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Manohar Joshi (1937-2024): The rise and fall of Sena’s first CM

Updated on: 24 February,2024 06:51 AM IST  |  Mumbai
Dharmendra Jore |

From being appointed CM in the first Sena-BJP government to being booed off stage at Shivaji Park, it’s a career that saw everything

Manohar Joshi (1937-2024): The rise and fall of Sena’s first CM

Shiv Sena leader Manohar Joshi. Pic/Sameer Markande

Key Highlights

  1. Manohar Joshi was the Shiv Sena’s first chief minister
  2. To have a Brahmin as chief minister was unconventional in Maharashtra’s politics
  3. It was said that Thackeray senior wanted Joshi’s blood relative to be the chief minister

Manohar Joshi, who passed away on Friday, was the Shiv Sena’s first chief minister. To have a Brahmin as chief minister was unconventional in Maharashtra’s politics, but then again, Shiv Sena founder Bal Thackeray loved making such surprise moves. 

It was said that Thackeray senior wanted Joshi’s blood relative, also a Shiv Sena MLA, to be the chief minister but the plan changed at the 11th hour.

Joshi was loyal to Thackeray senior and was lucky enough to enjoy positions of power in the later stages of his career. Joshi’s career flourished during the Shiv Sena and BJP alliance in Maharashtra and New Delhi.

Former Shiv Sena chief, the late Bal Thackeray, applies Holi colour on the late Manohar Joshi during a celebration at his residence. Pic/Getty Images Former Shiv Sena chief, the late Bal Thackeray, applies Holi colour on the late Manohar Joshi during a celebration at his residence. Pic/Getty Images 

The passing away of the party chief in 2012 gave the Sena a new unilateral leadership in the form of Uddhav Thackeray, who had his own structure of associates and advisers. Joshi and Uddhav did not enjoy a very cordial relationship, perhaps because the former had described the latter as a mild leader. By then, Uddhav’s estranged cousin Raj and some senior leaders like Narayan Rane had quit to weaken the Sena. 

Booing incident

Joshi’s remark, apparently made in a media interview, had upset Shiv Sainiks so much, that they booed him at the party’s 2013 Dussehra rally at Shivaji Park. Joshi had to step down from the dais to leave the rally in full view of Uddhav, who was seen calming Sena workers who had once celebrated Joshi as a loyal Sainik-turned-CM. Uddhav had been in command of the party for almost six-seven years and was accepted by Sainiks, notwithstanding comparisons with his late father and Raj. Half a dozen years later, Uddhav was sworn in as the CM at Shivaji Park in a power pact with the Congress and its offshoot NCP. Much before that, Joshi had lost active presence in the Sena organisation.

That Shivaji Park moment brought Joshi more humiliation than his unceremonious exit from the CMO. It was the venue where Bal Thackeray, accompanied by Joshi and many other associates, had founded his political outfit in 1966. Boosted by Thackeray senior’s support and trust, Joshi rose to be the CM three decades later. In the interim, he worked as a city corporator, mayor, legislator, and opposition leader in the Assembly. After the CM's stint, he worked as a Union minister and Lok Sabha speaker during Atal Bihari Vaypayee’s prime ministership. The Sena gave him a full term in Rajya Sabha after a defeat in the Lok Sabha election. The end of the RS term marked the end of Joshi’s reign and the beginning of his detachment from the Sena’s activities because of falling health.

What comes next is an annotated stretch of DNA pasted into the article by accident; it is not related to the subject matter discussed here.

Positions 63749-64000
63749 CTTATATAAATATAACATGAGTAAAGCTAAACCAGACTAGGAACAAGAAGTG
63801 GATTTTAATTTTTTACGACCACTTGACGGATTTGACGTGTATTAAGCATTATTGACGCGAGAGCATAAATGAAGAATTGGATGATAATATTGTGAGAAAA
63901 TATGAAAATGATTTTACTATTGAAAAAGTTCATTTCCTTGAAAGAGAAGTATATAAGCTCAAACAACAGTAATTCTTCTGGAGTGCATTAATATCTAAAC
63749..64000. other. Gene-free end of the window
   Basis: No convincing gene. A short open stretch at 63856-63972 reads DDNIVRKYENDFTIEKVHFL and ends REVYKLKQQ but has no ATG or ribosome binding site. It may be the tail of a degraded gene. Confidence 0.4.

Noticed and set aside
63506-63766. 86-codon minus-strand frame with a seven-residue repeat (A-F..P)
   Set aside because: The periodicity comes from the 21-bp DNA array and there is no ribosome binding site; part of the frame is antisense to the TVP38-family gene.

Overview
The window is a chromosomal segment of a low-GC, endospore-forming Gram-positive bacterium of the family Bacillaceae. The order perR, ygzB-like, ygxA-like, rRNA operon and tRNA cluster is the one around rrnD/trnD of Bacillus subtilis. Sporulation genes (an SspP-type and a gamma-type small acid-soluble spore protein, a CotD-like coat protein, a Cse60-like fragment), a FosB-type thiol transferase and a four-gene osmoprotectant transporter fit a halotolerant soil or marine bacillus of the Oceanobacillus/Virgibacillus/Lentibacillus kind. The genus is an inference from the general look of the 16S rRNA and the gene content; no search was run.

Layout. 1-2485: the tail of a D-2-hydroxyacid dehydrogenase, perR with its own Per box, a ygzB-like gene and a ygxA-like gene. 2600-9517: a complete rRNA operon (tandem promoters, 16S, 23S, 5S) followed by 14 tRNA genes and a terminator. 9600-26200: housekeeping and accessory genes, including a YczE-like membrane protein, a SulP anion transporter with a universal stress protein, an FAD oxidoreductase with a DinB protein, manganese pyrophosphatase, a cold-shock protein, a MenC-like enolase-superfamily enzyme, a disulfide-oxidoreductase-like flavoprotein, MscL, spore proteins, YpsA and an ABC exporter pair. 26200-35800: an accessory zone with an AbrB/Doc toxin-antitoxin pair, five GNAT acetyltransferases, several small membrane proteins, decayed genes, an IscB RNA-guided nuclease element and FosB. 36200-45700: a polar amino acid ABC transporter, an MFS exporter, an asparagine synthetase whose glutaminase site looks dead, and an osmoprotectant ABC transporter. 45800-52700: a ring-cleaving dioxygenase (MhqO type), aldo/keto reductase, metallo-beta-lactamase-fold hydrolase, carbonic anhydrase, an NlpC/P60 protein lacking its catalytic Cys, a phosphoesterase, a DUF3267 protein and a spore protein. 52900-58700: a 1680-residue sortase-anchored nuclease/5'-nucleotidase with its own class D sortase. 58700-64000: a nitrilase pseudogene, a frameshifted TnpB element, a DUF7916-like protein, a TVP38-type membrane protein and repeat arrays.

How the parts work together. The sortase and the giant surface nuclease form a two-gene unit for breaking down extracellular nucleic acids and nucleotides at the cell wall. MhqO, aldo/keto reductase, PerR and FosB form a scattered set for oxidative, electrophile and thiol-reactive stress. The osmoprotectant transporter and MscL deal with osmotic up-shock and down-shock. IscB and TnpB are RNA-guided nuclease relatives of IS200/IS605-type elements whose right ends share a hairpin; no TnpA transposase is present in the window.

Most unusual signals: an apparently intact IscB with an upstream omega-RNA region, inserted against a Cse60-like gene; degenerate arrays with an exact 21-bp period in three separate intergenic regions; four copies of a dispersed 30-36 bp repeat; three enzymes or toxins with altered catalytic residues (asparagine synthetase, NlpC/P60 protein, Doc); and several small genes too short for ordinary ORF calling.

Joshi's tenure as the CM coined a new term for the power centres that ran the governments indirectly. Bal Thackeray, who consciously stayed away from occupying a seat of an elected representative, gained an identity as the Sena-BJP government’s ‘remote control’ that operated from Matoshree. He wielded the remote control more aggressively and effectively than the national and regional leaders who were blessed with a similar strength of command within their respective parties. It is said that only a few like BJP’s Pramod Mahajan had the guts and skills to negotiate with Thackeray senior. Be it then CM Joshi or his deputy Gopinath Munde (BJP), all mantris and santris had to respect Thackeray’s diktats. It is said that Joshi had almost mastered the skills required to convince the Sena supremo, but before he could get cracking for the second term, a real estate scam involving his son-in-law gave Joshi’s detractors and party boss an opportunity to send him packing.

Joshi, despite being a native of Raigad district, was considered a die-hard Shivaji Park breed of Marathi Mumbaikar. Popularly known as Sir because he founded a technical/vocational school ‘Kohinoor’ and spread its branches across the state. He ventured into the real estate business later. Mostly handled by his son, the real estate business was talked about because of partnerships with the people ‘Matoshree’ might not have approved of in the later stages.  

Joshi’s CM stint will be known for the public infrastructure that was aimed at catering to Mumbai’s needs. Bal Thackeray had backed then-PWD minister Nitin Gadkari’s vision of building flyovers, via-ducts, a Bandra-Worli-Andheri sealink and an expressway to Pune; 55 flyovers were built then. Some were inaugurated after the Sena-BJP lost power.

Tried to build bridges

On the political side, Joshi did try to build bridges between the estranged saffron partners and Uddhav and Raj. Joshi was sacked as the CM, but he did not lose faith in the leadership of the Sena founder. He worked sincerely as others left the party. Raj’s exit did upset Joshi. He did try to build a bridge between the estranged cousins. Joshi was witness to yet another big split in the Sena after Chhagan Bhujbal, Raj and Rane broke away when he was in the thick of action. This time around, he could just be a mere spectator.  

Year Joshi’s term as CM ended

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